Vicki: I mean that instead of managing all of the tasks and pieces that happen day-to-day, that when you have a system set up so that you go, “All right, I look at these reports and I track these statistics, or I track these results in my business at these intervals.” That’s having a system in place where you’re managing the most critical pieces of feedback in your business that let you pay attention to, “Am I on track for getting where I want to go?”
When I talk about top-down, I’m talking about a much smaller group of critical items that you’re setting goals for and you’re managing results against versus trying to manage all the parts and pieces – all the tasks every day, in hopes to produce a different result. It’s the distinction of managing for results versus managing for tasks.
A short answer your question is, it’s about managing from the top-down versus bottom up. Top-down is managing for results. Bottom-up is managing tasks.
Josh: Okay. That makes a lot of sense.
Managing top-down sounds like you need to develop a dashboard that gives you information that’s useful. First of all, what do you put into your dashboard? And then, how do you manage it?
Vicki: Here’s how I think about businesses. I look at the entire scope of what happens in a business from “what are the things that generate revenue?”, all the way to “what are the things that ultimately drive profitability?” And oftentimes, the thing that people set goals for is like revenue numbers but they don’t necessarily set goals for and manage to profitability.
So, how I look at it is that you want to pay attention to what are all the key drivers, at the very source of where they happen, that drive your eventual profitability. What I mean by that is, like a key driver is that if you’re in business, you have to make a certain number of offers. And I will say– I’m talking about anything other than a retail store because there’s a different strategy or approach to that. But if you’re in a service business or even selling products to other businesses, if you’re in B2B, you have to do then a certain number of proposals and estimates, and you have to close a certain percentage of that work in order to be able to actually generate that work and have it show up on your profit and loss statement and have it, eventually, translate into your profitability.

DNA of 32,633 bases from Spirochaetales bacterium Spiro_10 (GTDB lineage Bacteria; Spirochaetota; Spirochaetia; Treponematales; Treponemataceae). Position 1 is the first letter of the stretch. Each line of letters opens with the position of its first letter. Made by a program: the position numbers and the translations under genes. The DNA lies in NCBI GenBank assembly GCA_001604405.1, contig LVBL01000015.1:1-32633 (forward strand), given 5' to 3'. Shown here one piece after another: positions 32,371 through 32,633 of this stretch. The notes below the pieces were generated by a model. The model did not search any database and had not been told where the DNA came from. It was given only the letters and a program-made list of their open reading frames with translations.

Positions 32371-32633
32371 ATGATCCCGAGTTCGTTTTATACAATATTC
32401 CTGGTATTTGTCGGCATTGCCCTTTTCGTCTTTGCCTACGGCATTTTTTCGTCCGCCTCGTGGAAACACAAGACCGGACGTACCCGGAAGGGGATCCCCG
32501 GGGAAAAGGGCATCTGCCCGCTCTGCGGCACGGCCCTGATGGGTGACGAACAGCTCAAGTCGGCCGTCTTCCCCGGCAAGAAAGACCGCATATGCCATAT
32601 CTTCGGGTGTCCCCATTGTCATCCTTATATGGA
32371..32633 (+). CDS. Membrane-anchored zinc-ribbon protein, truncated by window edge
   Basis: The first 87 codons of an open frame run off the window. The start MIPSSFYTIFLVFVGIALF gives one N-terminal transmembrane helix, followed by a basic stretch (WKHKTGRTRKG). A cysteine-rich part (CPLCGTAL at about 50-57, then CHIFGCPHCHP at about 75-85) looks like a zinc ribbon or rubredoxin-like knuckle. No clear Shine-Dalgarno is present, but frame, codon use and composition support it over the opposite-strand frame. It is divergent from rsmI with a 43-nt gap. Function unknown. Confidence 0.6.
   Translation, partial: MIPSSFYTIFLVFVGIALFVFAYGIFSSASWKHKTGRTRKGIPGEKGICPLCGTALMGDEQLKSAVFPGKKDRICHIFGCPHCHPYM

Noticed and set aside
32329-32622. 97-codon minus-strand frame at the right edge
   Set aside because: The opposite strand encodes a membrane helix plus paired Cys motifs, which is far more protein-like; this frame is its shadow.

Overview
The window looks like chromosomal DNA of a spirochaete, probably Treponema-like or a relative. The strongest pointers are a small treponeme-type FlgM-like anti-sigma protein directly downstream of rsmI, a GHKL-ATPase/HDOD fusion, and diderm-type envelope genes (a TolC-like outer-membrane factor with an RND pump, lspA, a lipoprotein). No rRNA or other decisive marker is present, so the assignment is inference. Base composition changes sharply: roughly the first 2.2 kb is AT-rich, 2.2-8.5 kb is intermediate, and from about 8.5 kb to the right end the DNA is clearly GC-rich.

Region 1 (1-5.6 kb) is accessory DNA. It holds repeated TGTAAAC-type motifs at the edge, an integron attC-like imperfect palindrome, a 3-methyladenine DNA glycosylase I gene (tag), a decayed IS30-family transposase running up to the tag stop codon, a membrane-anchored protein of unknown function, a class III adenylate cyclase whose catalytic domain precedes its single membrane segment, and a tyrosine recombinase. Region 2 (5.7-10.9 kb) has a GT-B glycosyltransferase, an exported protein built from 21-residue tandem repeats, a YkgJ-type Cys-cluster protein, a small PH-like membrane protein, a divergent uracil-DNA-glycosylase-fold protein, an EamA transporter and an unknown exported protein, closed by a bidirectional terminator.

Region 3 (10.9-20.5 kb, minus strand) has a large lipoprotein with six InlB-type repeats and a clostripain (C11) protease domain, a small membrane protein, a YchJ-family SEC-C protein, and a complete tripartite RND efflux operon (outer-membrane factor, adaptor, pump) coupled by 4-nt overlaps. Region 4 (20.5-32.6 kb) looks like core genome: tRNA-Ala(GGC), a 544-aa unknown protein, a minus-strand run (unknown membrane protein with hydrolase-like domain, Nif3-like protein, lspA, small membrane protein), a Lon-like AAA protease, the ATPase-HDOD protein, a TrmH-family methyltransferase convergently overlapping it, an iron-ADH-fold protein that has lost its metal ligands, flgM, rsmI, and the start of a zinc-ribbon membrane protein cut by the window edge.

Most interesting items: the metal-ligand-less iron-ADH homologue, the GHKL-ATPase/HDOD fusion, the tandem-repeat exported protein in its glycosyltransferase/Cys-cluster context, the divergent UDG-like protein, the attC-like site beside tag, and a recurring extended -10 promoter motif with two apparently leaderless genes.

So, how I look at it is, you want to pay attention to all of those critical pieces of feedback, from the proposal stage to the close stage, to the sales stage, to the production and delivery stage, through final completion. You want to track all of those different areas within your business so that you can know, “Am I on track to meeting the goals that I set?”
So, if it’s like sales, if I say I want to do a million dollars in revenue this year, then I know I need to sell a million dollars in revenue. And, let’s say, if I have a 50% close rate, then I know I need to bid $2-million worth of work. I’m going to make sure that I’m paying attention every month to– and that’s one of the things I’d have on a dashboard report, is my volume of estimates that I’m doing and my close rate staying on track so that I can meet my revenue goal.
The cool thing about doing that, really early on, is I can see way in advance of seeing a financial statement or a profit and loss statement what my revenue is going to be because I’ve been tracking it way back here at the source of where that revenue got generated. That’s just an example of one of them.
Josh: It’s actually a really good example because too many people, when they track sales activity, track close pieces of business which is just a result. What you’re tracking – which is really key, is what creates that result. We don’t care about the result because a result’s a result. We know that if we’re doing the right activities to create a result, the result shows up. But too many business owners don’t even track how much they’re putting out in proposals, nor are they tracking their close ratio to make sure they’re staying within what their expectation is. And the truth is, if you track this stuff, you now have an early warning system for when things fall apart.